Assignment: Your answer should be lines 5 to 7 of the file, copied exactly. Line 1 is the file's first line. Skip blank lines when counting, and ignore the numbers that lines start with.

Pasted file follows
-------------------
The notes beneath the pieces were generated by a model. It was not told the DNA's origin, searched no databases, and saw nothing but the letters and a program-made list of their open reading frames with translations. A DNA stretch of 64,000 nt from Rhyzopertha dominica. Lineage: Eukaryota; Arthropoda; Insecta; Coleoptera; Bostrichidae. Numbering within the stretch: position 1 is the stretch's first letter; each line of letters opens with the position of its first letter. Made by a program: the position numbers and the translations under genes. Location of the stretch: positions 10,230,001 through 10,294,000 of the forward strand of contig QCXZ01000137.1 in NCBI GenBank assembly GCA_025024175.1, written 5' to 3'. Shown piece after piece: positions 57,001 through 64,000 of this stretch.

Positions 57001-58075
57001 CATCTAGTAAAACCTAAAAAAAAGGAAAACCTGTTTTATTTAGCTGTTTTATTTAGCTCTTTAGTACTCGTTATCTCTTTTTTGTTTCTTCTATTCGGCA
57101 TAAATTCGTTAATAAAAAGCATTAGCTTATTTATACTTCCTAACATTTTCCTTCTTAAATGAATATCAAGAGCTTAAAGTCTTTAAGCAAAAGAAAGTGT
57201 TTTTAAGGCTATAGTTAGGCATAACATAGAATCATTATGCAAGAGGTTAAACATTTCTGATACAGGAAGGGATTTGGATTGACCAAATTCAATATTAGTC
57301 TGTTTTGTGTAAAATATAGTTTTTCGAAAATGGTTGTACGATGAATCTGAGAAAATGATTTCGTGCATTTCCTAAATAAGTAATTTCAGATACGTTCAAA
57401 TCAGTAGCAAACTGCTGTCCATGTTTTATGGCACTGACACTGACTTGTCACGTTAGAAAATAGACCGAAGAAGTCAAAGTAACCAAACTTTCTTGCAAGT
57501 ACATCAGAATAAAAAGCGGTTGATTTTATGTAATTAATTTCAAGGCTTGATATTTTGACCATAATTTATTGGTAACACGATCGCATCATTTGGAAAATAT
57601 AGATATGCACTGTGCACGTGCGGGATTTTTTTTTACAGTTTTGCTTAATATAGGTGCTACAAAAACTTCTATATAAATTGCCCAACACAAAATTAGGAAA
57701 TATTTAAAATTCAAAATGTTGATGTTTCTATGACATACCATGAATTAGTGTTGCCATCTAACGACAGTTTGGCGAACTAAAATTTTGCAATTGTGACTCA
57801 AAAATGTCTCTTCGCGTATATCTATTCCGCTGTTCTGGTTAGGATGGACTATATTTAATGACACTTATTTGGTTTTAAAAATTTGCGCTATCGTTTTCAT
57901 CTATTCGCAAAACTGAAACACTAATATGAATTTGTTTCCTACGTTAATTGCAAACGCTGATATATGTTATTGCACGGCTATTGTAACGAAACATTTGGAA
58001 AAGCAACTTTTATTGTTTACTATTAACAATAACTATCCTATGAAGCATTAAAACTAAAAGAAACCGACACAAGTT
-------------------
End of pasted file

57201 TTTTAAGGCTATAGTTAGGCATAACATAGAATCATTATGCAAGAGGTTAAACATTTCTGATACAGGAAGGGATTTGGATTGACCAAATTCAATATTAGTC
57301 TGTTTTGTGTAAAATATAGTTTTTCGAAAATGGTTGTACGATGAATCTGAGAAAATGATTTCGTGCATTTCCTAAATAAGTAATTTCAGATACGTTCAAA
57401 TCAGTAGCAAACTGCTGTCCATGTTTTATGGCACTGACACTGACTTGTCACGTTAGAAAATAGACCGAAGAAGTCAAAGTAACCAAACTTTCTTGCAAGT